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Byron Shire
June 26, 2024

Ballina debates Newrybar’s future

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Harvest is one of the big attractions at Newrybar. Photo David Lowe.

With some people still unaware that Newrybar is even part of Ballina Shire, the historic village received some focused attention at the latest Ballina Council meeting.

The background to the debate was a proposal from a consortium of Newrybar business owners in 2018 to rezone the village to RU5 (Rural Village Zone) from 7(c) Environmental Protection (Water Catchment) under the Ballina Local Environment Plan.

After this was rejected, there were more representations to council regarding commercial expansion, diversification, subdivision, services, parking and streetscape issues.

Newrybar Village from the air. Photo David Lowe.

Council staff identified development concerns relating to the fact that the village is located within two major drinking water catchments, Emigrant Creek and Wilson’s Creek, and is currently not connected to a centralised sewerage system, due to its distance from other water infrastructure.

The former Rous Water indicated it would support a central wastewater treatment facility, but said the associated technical and financial problems had not been solved. Research found that connecting to Ballina’s existing sewerage supply, via Cumbalum, would cost as much as $12 million, along with significant ongoing pumping costs.

Since then, wastewater problems have been compounded by parking, pedestrian and traffic issues relating to the increasing popularity of Newrybar Village, especially on weekends.

What now?

On the table at the last Ballina Council meeting was a proposal for council to spend $50,000 developing a new village centre masterplan (to be delivered by 2027), while confirming that it did not support the provision of centralised reticulated sewerage to Newrybar, and telling landholders that changes to land use permissibility (water supply, waste water, car parking, land use conflict etc) would be considered on a site specific basis.

Cr Kiri Dicker proposed an amendment to this, pointing out that ‘the people of Newrybar have been trying to articulate a vision for their community for well over twenty years and they haven’t got very far,’ due to inattention (if not obstruction) from Ballina Council.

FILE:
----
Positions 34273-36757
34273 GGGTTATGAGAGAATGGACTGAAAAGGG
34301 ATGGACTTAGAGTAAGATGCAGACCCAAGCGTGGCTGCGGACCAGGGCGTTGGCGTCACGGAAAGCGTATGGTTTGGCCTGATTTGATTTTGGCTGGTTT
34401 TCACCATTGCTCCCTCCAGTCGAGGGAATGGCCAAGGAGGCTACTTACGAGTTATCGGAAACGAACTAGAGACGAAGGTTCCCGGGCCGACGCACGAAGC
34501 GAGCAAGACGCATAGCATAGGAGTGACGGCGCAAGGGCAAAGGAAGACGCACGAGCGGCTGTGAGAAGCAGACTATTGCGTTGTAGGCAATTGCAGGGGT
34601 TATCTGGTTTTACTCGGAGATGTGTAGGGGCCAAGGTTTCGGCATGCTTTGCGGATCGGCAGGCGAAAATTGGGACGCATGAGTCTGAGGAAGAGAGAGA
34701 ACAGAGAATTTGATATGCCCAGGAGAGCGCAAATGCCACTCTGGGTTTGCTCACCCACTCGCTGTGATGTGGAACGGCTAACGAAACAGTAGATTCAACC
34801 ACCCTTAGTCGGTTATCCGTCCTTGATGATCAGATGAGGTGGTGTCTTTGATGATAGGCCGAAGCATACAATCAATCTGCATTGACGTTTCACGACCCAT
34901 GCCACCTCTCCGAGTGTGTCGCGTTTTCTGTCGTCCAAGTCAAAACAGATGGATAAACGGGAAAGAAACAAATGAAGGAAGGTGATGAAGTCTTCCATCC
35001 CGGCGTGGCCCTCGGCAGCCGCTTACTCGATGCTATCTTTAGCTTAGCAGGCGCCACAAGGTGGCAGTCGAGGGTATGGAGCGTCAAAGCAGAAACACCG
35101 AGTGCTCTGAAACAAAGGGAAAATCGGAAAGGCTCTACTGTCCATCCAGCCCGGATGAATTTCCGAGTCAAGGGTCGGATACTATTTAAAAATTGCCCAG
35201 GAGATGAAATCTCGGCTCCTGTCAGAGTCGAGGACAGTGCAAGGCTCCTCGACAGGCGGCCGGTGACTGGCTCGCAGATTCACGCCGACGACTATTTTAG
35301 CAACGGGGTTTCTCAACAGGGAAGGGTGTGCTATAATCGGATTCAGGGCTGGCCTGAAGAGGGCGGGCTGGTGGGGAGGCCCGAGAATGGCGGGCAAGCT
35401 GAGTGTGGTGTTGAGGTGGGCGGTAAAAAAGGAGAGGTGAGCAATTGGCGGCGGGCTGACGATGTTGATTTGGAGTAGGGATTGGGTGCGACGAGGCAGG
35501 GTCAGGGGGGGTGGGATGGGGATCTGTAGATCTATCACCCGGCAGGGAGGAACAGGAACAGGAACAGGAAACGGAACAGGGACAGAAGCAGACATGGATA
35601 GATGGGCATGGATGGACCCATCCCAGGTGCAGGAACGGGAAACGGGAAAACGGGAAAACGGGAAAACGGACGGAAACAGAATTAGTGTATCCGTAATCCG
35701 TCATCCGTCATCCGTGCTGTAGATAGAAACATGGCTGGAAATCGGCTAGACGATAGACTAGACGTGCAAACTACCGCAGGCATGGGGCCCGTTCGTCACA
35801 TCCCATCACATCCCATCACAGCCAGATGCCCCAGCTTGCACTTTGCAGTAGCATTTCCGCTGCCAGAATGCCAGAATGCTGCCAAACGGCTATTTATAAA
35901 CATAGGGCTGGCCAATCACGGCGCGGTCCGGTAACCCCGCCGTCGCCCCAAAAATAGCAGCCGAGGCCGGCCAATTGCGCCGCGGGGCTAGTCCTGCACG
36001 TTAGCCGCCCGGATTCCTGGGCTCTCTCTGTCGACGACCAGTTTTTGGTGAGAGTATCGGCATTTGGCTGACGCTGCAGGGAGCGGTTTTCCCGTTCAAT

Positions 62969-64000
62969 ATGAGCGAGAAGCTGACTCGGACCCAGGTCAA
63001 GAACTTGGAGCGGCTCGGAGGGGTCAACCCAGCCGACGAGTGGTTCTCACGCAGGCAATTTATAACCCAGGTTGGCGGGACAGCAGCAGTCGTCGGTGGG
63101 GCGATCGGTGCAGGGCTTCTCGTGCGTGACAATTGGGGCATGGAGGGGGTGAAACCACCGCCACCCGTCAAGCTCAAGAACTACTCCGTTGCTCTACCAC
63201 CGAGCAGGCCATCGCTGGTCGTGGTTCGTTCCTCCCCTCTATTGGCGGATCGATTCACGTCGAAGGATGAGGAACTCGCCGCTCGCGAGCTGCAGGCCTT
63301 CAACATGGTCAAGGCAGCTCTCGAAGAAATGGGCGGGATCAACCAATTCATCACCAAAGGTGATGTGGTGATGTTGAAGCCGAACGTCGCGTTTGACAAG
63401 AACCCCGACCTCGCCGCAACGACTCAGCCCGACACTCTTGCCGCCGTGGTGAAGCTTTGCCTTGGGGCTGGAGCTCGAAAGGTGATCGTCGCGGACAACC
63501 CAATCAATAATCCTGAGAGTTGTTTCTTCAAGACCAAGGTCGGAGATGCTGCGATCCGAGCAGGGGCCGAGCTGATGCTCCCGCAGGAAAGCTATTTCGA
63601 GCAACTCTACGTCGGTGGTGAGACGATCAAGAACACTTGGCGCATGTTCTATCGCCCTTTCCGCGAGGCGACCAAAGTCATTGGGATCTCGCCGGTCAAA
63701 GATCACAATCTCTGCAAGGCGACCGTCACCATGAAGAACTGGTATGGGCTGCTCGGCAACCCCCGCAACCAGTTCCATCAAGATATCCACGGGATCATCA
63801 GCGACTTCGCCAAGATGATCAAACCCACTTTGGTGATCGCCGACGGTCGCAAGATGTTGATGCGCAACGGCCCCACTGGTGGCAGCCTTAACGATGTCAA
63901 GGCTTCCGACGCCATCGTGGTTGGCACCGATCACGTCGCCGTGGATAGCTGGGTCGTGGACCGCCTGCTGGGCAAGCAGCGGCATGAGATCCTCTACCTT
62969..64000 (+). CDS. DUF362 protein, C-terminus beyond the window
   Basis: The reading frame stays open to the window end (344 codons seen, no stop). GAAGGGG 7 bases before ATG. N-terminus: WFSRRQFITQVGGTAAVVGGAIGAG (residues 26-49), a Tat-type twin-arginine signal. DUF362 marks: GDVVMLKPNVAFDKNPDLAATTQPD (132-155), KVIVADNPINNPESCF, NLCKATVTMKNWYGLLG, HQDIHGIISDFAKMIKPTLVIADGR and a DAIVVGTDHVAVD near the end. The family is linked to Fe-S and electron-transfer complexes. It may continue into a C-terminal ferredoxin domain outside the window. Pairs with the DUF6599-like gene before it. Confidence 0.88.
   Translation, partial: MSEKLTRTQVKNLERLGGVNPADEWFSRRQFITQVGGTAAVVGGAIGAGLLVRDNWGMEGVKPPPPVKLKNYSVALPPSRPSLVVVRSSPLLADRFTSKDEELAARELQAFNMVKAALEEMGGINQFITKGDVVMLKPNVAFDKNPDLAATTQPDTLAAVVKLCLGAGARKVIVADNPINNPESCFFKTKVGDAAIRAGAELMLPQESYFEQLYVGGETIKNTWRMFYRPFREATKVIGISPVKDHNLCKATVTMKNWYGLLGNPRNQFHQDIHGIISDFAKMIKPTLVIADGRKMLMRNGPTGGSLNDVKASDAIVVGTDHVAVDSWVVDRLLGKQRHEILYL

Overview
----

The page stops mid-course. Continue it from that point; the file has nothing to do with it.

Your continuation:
She suggested that the Spoonbill Reserve Masterplan be deferred to enable additional resources to be directed to the Newrybar Village masterplan, and to fast-track roadworks on the Old Pacific Highway.

Edge of the road disintegrating in Newrybar. Photo David Lowe.

‘I think anyone that’s been out there can see it’s rather urgent, that the bitumen is breaking off into the road reserve, and the parking issue nearby is also urgent.

‘It really can’t wait,’ said Cr Dicker.

In regard to waste water, she suggested Ballina Council defer a decision on the issue of centralised reticulated sewerage for the village until it had written to all affected landholders and business owners, informed them of its position, and given them an opportunity to respond.

She said it was important to ‘give the community a bit more time, and the right of response.’

Sewerage problem

Cr Rod Bruem said he agreed with some of Cr Dicker’s ideas but suggested the sewerage problem had to be solved urgently. ‘It’s a problem now and all of that potentially ends up in our water supply system.’

He said this was both a local government and state health problem, going on to describe Newrybar as one of the area’s jewels. ‘Newrybar will continue to develop, as it has, and the only way for it to do so is for this council not to be constantly fighting people over wanting to add a spare room on their home.’

Cr Simon Chate and others said new, higher tech options for Newrybar’s waste water needed to be explored, with a lot of divergence in potential budgets needing to be clarified.